The science-focused biopic has emerged as an unlikely subgenre for movies in recent years. The trend reached a late-2014 peak with the release of The Imitation Game (which received eight Oscar nominations), the little-known story of computer science pioneer Alan Turing, and The Theory of Everything (five Oscar nominations), which focuses on the personal life of physics visionary Stephen Hawking.
Smaller in scale but still fitting the bill is The Man Who Knew Infinity, which tells the story of Srinivasa Ramanujan. A largely uneducated Indian mathematician who worked primarily in the World War I era, Ramanujan’s genius was so complete that his ideas still guide the study of black holes, string theory and quantum gravity and inspired recent innovations in computer security.
The Man Who Knew Infinity isn’t especially interested in popularizing Ramanujan as a historical figure. Like The Imitation Game, it uncovers an engaging story known by few outside of academic circles. In the manner of The Theory of Everything, the film dwells on the personal by focusing on Ramanujan’s friendship and collaboration with British mathematician G.H. Hardy, along with the racism and classism Ramanujan suffered while working with Hardy at University of Cambridge. But The Man Who Knew Infinity also targets something all its own: the rarified place where high-level theoretical science blurs the line with artistic achievement and becomes a source of aesthetic beauty, above and beyond its practical applications.
Despite the subject matter, there’s nothing daring or innovative about The Man Who Knew Infinity. Second-time writer/director Matthew Brown works methodically in clear, precise steps that never call attention to the film’s visual style or indie origins. The entire project seems conservative by nature, and there may be nothing more innately conservative than the culture of mathematicians in early-20th century Britain. The film reflects the even temperament of its subjects.
The story begins with a 25-year-old, recently married Ramanujan (Dev Patel, Slumdog Millionaire) desperately searching for work in his homeland, now the Tamil Nadu region at the southern tip of India. He has flunked out of college and lost a scholarship by neglecting all subjects other than math. He sends a sample of his theoretical work to famed mathematician Hardy (Jeremy Irons) and receives an invitation to Cambridge’s prestigious Trinity College, where the apple reportedly fell on Isaac Newton’s head centuries before.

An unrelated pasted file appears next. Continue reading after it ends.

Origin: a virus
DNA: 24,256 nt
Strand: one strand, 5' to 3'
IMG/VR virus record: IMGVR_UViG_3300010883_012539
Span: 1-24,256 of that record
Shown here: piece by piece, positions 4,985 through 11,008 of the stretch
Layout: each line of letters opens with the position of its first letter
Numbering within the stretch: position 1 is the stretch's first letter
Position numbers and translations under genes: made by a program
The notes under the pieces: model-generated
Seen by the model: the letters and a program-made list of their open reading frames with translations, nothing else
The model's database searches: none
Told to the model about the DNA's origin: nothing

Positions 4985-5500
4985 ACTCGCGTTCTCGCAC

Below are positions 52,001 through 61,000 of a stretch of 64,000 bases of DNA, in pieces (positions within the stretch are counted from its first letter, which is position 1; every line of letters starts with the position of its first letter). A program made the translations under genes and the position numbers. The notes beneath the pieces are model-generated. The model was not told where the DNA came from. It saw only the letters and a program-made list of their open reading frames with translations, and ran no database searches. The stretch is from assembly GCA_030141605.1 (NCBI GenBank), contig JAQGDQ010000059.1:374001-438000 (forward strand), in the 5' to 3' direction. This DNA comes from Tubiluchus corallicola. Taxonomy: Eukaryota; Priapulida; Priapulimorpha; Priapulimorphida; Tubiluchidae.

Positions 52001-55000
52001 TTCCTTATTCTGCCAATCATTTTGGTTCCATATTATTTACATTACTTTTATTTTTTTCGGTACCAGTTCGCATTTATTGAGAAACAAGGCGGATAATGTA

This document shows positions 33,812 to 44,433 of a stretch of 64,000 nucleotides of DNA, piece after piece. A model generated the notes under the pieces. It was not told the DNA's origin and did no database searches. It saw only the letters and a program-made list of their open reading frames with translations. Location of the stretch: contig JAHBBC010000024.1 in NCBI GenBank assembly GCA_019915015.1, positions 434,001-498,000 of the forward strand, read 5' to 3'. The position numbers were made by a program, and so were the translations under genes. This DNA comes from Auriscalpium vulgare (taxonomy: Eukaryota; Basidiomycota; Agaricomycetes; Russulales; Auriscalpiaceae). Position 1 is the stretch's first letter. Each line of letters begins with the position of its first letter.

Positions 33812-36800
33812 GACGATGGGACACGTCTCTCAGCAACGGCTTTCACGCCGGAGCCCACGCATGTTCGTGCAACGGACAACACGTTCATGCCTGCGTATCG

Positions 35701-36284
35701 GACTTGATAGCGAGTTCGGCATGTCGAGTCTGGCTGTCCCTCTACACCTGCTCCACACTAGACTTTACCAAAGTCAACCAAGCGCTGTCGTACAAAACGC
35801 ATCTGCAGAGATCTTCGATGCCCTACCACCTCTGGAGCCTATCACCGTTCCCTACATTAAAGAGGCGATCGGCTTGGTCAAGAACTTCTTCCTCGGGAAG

The relationship that develops between Ramanujan and Hardy is largely a distant one. For Ramanujan, an equation only has meaning because it “expresses a thought of God.” Hardy is a confirmed atheist who has little in his life besides mathematics and considers himself no good at personal relationships. He recognizes the singular genius of his protege but must rein him in and teach him to craft the painstaking proofs that will legitimize his imaginative ideas. It’s fertile soil for two talented actors, and both Patel and Irons meet the challenge with fine characterizations.
The Man Who Knew Infinity was shot on location in India and England and was the first film ever granted access to the real Trinity College. Twelve years in the making — reportedly due to the hardships of financing what was perceived as a hopelessly noncommercial film — it lacks the epic sweep of big-budget historical dramas. But the film’s human scale suits the material, and much inspiration can be found in its emphasis on the value of creative vision in a purportedly dry and passionless field of study.
The Man Who Knew Infinity begins an exclusive run at The Broad Theater on Friday, May 13.